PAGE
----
tv review – NBC’s Hannibal, episode 2.12

Tome-wan is miso-based or vegetable soup served with rice and also the title of the penultimate episode of Hannibal‘s second season. And was it a doozy. Despite last week’s reveal the lines are still very much blurred and it’s unclear as ever whether Will is firmly on the side of Jack Crawford or if he’s actually under Lecter’s influence like Gillian Anderson’s Bedelia Du Maurier suggested. Speaking of Bedelia: what a fantastic return of the character. We were finally told what caused the death of her patient and it made perfect sense: Hannibal influenced Bedelia resulting in her patient swallowing his tongue that, as she put it, wasn’t attached at the time. “I killed him. I believed it was self-defense, and to a point it was. But beyond that point it was murder.” Once again it was illustrated that Lecter has been playing most of his patients, that he plays most of the people he knows. In addition Du Maurier’s confession echoed Will’s murder of Randall Tier, which started as self-defense but ended with Randall’s mutilated corpse on display in a museum. Finally Bedelia warned Will, saying Lecter will make him kill somebody he loves. “And you will think it’s the only choice you have,” she added. This doesn’t bode well for Alana’s fate at all, the only person Will has romantic feelings for and he has always tried to protect. Du Maurier also warned Crawford: “If you think you’re about to catch Hannibal, that’s because he wants you to think that. Don’t fool yourself into thinking he’s not in control of what’s happening.” Anderson’s steely and quiet portrayal of Bedelia was once again powerful and mesmerizing, and it were her words that once again raised the stakes for next week’s season finale.

The fascinating interplay between Will and Hannibal also continued this week, not only through the conversation’s the two central characters had, but also because of a stylistic choice the show made: after Hannibal was preparing a dish for Jack and we were shown one of those magnetic cooking montages Hannibal excels at, we were shown another montage of Will preparing a meal for his dogs, the show’s first. Will’s actions lacked the finesse of Lecter’s, lacked the intricacies of the dishes Hannibal prepares for himself and his guests, but it was another clear signifier that Will’s becoming much like his psychiatrist. Additionally it illustrated a parallel: Will made the food for his dogs, put effort into it and thereby ensured their needs were met in a way he saw fit, simultaneously caring for them and having them act in a way he wants them to. The connection between Will’s pack of strays and Hannibal’s flock of outcasts and misfits was clear, as was the allusion to the religious themes present in the show. There’s always someone in power pulling the strings, someone whose influence molds those under him into his image. It’s easy to describe Hannibal’s actions as acts of perversion or cruelty, which they are to us, but to him these acts are a means to elevate those under his care and bring out in them what Lecter considers beautiful. During Will’s montage the camera lingered for a while on a dozen of broken eggshells, once again hinting that to make an omelet you have to break some eggs. Destruction, creation, transformation. Another thing Will pointed out in ‘Tome-wan’ was that Hannibal is “fostering co-dependency”, which was later beautifully illustrated by two characters from Homer’s Iliad, Achilles and Patroclus. It also showed us Lecter’s “whimsy” and hubris which Bedelia said would be Hannibal’s downfall, perfectly in line with the Greek myths and tragedies he’s himself now brought up. Patroclus did anything for Achilles, wanted to be with him and be him, which got him killed and drove Achilles mad with grief. Lecter’s interpretation of their bond is telling: Hannibal thinks Will views him as an example and (spiritual) leader, or at least he wants Will to see him that way. Will, unfortunately for him, doesn’t.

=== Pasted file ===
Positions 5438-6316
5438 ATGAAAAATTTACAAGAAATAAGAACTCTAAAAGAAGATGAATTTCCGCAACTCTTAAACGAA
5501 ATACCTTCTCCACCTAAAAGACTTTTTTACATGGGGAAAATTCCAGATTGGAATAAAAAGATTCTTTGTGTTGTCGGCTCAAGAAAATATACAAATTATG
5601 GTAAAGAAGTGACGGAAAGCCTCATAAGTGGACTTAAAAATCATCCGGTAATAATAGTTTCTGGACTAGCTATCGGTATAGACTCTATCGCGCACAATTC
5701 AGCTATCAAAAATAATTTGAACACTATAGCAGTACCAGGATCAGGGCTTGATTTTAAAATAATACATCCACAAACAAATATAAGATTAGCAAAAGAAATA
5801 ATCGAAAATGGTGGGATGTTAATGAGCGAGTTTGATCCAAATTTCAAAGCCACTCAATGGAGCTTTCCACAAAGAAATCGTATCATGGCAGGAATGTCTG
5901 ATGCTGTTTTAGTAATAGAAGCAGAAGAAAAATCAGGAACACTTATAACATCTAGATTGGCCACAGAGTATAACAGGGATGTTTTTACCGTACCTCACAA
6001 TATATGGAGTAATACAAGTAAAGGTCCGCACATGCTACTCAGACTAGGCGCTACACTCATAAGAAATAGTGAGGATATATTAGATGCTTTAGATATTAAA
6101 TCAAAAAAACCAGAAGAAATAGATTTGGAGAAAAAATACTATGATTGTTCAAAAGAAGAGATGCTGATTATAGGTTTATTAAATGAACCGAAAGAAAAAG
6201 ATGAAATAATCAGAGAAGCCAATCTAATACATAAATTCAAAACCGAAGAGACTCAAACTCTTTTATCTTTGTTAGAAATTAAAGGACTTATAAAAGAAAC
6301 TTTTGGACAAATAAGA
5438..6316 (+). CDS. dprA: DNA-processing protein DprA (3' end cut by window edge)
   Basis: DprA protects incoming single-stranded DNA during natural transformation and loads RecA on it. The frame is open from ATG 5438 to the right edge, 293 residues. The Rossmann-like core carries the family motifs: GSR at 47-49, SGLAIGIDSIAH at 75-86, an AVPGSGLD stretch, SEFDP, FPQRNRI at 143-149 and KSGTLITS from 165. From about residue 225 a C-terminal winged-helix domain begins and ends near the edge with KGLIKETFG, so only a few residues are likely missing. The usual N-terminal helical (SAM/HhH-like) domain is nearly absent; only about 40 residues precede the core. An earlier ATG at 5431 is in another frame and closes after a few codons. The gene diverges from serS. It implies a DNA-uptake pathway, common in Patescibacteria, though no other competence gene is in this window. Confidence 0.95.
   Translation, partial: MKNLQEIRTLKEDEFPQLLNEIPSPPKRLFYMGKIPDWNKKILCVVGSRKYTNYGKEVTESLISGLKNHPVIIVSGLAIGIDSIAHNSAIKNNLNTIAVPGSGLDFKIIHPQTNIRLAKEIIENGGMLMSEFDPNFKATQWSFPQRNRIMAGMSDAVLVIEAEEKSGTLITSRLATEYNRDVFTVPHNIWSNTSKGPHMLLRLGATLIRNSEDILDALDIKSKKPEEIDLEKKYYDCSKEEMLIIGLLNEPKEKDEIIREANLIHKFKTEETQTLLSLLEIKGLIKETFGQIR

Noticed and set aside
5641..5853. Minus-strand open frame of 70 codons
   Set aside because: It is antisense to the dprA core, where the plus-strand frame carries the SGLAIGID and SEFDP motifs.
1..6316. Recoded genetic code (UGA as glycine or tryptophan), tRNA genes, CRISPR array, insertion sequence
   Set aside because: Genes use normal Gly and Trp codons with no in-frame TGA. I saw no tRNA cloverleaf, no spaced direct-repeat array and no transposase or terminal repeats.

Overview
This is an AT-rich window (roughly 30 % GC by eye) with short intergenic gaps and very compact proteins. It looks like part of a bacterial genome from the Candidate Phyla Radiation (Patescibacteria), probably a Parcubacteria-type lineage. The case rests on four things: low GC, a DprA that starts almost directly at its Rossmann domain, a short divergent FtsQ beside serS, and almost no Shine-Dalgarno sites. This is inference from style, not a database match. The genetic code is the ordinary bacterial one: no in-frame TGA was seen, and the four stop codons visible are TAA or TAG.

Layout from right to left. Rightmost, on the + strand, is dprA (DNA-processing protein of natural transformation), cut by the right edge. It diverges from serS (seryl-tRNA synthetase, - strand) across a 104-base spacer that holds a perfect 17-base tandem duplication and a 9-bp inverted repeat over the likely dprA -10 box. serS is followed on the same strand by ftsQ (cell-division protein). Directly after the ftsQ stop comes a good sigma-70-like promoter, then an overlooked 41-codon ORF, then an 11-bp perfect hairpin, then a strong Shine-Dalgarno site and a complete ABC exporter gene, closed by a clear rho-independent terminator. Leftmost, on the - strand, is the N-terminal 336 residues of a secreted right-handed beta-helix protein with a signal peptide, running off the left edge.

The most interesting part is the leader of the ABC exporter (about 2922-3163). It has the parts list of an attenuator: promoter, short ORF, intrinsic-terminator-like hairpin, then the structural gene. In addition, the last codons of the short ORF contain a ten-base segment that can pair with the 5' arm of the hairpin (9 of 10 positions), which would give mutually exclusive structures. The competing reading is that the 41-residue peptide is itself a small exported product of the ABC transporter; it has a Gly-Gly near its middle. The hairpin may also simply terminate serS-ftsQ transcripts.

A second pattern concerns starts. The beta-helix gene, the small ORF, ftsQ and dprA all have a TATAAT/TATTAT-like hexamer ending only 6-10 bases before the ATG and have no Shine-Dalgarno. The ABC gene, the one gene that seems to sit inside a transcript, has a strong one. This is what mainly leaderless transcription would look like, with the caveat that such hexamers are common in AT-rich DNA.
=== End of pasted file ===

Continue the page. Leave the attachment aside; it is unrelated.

Lastly, the Vergers. Mason found himself between Will and Hannibal this week; the latter wanted him dead, and the former wanted Lecter to try to kill Mason and fail, to ensure that Hannibal could finally get caught. Everything worked out differently though: Mason took Lecter (who put up one hell of a fight, killing one of Verger’s henchmen) and invited Will over after, so that both men could watch Hannibal being eaten by Mason Verger’s special breed of pigs. Unfortunately for him, Mason had not foreseen that Will would free Lecter instead of killing him, which led to one of the show’s most gruesome moments: Hannibal, with the help of some drugs, made Mason cut off his own face and feed it to Will’s dogs. Oh, and Mason also ate his own nose when Hannibal suggested it. Tasty. It was a playful, terrifying and darkly comical take on the scene from Thomas Harris’ 1999 novel, mostly because of Michael Pitt’s deranged and maniacal acting juxtaposed with the subdued nature of Hugh Dancy’s performance and Mads Mikkelsen’s acting. Eventually Lecter broke Mason’s neck, not killing him but rendering him a cripple, which made sure Margot got the closest thing to a happy ending: she’s now the one in control of her brother and the family fortune. But… it’s only a matter of time before Mason decides to strike back.

‘Tome-wan’ was insanely entertaining and boundlessly intriguing. Next week’s ‘Mizumono’ has got its work cut out for it. 9/10


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